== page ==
“Yesterday we brought about 45 students, 45 to 50 students from Hermon High School to federal district court to see the Bruce Poliquin challenge to the ranked-choice voting law,”
said Jesse Hargrove, a social studies teacher at Hermon High.
“We've been following the elections, we've been following the process of the elections and politics in general in a variety of different classes here at Hermon High School so this is an opportunity for us to see history in the making,” he added.
Maine is the first state in the nation to allow voters to rank candidates in a federal election. Poliquin's lawsuit asks the judge to declare ranked-choice voting unconstitutional.
“I thought it was a great opportunity to get a chance to see what real court looks like,” said Sarah Littlefield, a Hermon High School senior. “We do a lot of mock court at school in the Justice and Law class and it was nice to get the real action and see just how real reactions are.”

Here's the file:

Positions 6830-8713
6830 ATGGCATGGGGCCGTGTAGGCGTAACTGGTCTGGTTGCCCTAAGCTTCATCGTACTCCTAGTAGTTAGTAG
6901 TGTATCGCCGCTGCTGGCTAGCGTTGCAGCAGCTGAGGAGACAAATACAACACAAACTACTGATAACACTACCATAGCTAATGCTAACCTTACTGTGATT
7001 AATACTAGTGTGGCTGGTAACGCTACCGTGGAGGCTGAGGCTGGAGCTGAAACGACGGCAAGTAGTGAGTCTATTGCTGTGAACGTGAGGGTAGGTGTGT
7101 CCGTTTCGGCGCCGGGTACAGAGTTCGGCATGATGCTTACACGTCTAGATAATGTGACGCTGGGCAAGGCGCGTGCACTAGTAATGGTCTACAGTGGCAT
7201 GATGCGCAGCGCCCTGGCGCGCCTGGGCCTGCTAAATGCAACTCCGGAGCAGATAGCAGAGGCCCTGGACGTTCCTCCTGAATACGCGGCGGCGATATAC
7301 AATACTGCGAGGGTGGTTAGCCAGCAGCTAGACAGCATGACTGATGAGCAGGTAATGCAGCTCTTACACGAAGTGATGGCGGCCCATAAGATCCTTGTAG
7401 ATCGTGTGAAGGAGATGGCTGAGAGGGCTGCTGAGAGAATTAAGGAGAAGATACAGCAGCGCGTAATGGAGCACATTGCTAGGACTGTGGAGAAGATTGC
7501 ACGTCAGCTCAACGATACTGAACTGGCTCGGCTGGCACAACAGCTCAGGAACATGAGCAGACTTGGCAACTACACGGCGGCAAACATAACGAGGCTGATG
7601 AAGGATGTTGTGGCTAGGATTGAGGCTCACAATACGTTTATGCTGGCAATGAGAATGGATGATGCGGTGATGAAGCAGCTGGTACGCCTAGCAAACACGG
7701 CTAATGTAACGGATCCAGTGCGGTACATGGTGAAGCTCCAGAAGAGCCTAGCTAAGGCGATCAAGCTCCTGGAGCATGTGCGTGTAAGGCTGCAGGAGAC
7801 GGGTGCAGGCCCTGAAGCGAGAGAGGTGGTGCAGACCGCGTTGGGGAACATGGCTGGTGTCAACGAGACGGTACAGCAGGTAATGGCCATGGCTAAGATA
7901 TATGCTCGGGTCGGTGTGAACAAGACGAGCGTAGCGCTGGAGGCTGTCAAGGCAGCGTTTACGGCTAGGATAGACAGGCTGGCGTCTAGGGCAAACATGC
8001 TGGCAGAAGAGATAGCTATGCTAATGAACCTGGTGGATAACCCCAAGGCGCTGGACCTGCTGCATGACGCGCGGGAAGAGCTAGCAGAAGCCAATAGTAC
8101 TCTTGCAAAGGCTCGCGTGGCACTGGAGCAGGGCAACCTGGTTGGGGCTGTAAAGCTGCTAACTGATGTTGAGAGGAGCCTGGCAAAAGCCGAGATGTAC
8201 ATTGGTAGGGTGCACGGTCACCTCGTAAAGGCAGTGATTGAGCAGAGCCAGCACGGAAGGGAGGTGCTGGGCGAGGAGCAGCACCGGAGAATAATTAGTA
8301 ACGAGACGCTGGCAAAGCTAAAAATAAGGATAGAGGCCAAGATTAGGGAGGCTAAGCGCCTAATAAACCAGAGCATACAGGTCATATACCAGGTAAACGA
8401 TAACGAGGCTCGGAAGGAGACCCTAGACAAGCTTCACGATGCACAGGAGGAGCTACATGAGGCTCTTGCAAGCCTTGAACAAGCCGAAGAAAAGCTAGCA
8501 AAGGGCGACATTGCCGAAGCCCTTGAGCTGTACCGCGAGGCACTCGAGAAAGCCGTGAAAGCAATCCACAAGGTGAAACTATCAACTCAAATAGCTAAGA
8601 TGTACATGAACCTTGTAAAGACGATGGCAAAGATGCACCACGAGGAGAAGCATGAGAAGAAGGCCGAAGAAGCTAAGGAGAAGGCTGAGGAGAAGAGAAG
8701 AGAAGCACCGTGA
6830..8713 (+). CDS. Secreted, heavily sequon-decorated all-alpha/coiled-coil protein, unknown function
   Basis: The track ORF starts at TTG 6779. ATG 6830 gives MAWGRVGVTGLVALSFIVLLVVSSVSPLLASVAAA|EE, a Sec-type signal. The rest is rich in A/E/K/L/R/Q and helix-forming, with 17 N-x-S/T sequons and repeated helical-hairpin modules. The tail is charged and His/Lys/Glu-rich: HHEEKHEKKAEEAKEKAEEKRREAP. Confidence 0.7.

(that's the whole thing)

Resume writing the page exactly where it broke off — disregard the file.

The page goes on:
“It was a long process but I think it was definitely worth it,” added classmate Shannel Barker, a sophomore. “It was a great learning experience.”
With a day to reflect, the state's future voters added: “I think it was an excellent real-world application that is going to be extremely useful to us as we go out into the world and begin to vote,” said Liana Shaw, a Hermon High School junior.
The 15-year-old said she looks forward to voting ranked-choice, but added, “I got a bit to go.”
Others in her class agreed.
“Independence is really important in today's age and stuff,” said Jordyn Robinson, Hermon High School junior. “And so you just choose who you want and hope for the best.”
The students told me they learned a lot about how the federal court system works.